Additional Lawrence Olivier presentations can be seen in a good DVD set titled "Laurence Olivier Presents" for those who enjoy this performance. Olivier and Bates acted together in "The Entertainer" in 1960.
3 of 3 people found the following review helpful
HASH(0xa795ea50) out of 5 stars Good Drama! Feb. 28 2012
By C. Alford - Published on Amazon.com
Format: DVD Verified Purchase
This story is baesd on the biography of the writer John Mortimer. A difficult but loving relationship between father and son. The father who is a lawyer that refuses to admit he is blind and the son who wants to always please him by following in his footsteps all the while longing for his own path. The acting is superb. I liked it.
1 of 1 people found the following review helpful
HASH(0xa83da87c) out of 5 stars Enjoyed. April 7 2013
By Nancy Hall - Published on Amazon.com
Format: DVD Verified Purchase
I like John Mortimer. I read somewhere that this British TV movie was shot where John Mortimer grew up with his parents, where the events of the movie really took place at least in terms of the family home, and where the author lived with his family. The death scene with Lawrence Olivier (as the father) was shot in the room and bed where Mortimer's father did die. I was interested to see the real home and real garden where all of this really happened. Lawrence Olivier played the father and Alan Bates played the son and, of course, the author. That is wonderful casting. The other actors were good.
1 of 1 people found the following review helpful
HASH(0xa7b4545c) out of 5 stars Great Story July 6 2013
By Tom - Published on Amazon.com
Format: DVD Verified Purchase
After watching Rumpole of the Bailey for several years I was intrigued by John Mortimer's writing and story lines. So, when I discovered that there was a DVD about him and his father I had to get it. Not quite what I expected but an interesting tale. No question his father was a real character and a major force in his life.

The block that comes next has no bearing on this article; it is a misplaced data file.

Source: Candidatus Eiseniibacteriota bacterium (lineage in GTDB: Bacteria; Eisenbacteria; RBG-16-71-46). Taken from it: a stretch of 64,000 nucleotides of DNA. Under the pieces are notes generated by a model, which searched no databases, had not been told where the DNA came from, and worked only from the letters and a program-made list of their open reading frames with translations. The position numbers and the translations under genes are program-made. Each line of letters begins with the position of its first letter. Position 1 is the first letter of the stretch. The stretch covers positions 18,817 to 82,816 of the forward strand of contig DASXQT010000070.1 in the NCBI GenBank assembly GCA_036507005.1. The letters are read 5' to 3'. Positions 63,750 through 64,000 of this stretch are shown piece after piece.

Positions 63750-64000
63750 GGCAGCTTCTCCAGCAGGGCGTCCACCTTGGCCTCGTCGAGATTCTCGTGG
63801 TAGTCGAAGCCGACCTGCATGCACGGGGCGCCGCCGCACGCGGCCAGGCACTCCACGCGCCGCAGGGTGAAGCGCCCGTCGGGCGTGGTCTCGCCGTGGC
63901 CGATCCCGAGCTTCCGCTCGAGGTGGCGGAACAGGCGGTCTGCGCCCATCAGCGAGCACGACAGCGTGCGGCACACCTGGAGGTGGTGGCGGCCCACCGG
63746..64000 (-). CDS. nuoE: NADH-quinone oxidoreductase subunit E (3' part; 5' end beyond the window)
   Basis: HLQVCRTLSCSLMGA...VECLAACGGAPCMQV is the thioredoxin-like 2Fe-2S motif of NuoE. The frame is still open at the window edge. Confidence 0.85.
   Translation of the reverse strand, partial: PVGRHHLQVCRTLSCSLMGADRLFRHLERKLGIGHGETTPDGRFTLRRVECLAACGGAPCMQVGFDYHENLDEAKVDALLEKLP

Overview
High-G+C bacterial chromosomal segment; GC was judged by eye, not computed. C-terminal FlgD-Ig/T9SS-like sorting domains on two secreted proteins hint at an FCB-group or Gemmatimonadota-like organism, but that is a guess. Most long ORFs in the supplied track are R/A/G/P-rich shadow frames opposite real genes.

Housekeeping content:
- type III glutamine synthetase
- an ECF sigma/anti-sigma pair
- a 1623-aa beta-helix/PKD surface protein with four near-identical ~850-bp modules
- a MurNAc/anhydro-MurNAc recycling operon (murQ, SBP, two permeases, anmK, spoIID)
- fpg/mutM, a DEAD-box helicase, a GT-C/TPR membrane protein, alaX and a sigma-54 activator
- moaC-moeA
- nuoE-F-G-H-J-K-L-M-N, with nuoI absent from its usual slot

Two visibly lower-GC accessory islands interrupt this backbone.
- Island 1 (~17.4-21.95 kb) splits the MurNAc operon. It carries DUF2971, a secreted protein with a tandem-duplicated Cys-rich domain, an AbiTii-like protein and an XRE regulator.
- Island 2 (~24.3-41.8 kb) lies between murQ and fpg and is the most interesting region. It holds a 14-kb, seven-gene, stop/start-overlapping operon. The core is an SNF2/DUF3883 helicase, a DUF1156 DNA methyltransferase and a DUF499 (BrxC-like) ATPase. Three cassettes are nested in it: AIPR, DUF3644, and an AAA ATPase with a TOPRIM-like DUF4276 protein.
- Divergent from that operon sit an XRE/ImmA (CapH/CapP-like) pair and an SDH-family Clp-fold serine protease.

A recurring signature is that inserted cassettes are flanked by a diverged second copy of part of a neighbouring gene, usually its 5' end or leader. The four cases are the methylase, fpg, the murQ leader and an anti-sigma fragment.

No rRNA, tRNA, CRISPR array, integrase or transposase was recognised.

Well worth watching at least once.
HASH(0xa7228eac) out of 5 stars Mortimer's portrayal of cranky yet endearing father March 5 2013
By Bert vanC Bailey - Published on Amazon.com
Format: DVD
A fine made-for-TV film about John Mortimer's fictionalized recollections of his father. And Mortimer's really the shining star in this - which you'll like if you know the Rumpole series and incline towards the testy but amusing, sometimes whacky take on things conjured there, or in 'Paradise Postponed' or his other work, written or playacted.

Lawrence Olivier makes the most of his advanced age to turn out a delightfully cranky Dad. (If I read any more about Dustin Hoffman's Methodist misgivings about Sir Larry, this'll be recalled as counterevidence: he gets things across without all the self-torture.) Alan Bates is a bit old for his part here, but does well in a few key scenes in this secondary, not terrifically fulsome role. And Jane Asher - who once taught Liverpudlian Macca about art and theatre and modern classical music - is unusually convincing in her role as a challenging, almost-likeable worthy opponent to the opinionated Dad-in-law (her role, incidentally, became merely Mortimer's first wife).

This should especially appeal to anyone who's spent time with relatives who are or, with age, have turned self-centred, pernickety, and a bit too assured about every last thing they say. What's refreshing is Mortimer's talent to remind us that we do retain affection, despite all.

(It's close captioned, too!)

At under an hour-and-a-half long, it was time very well spent.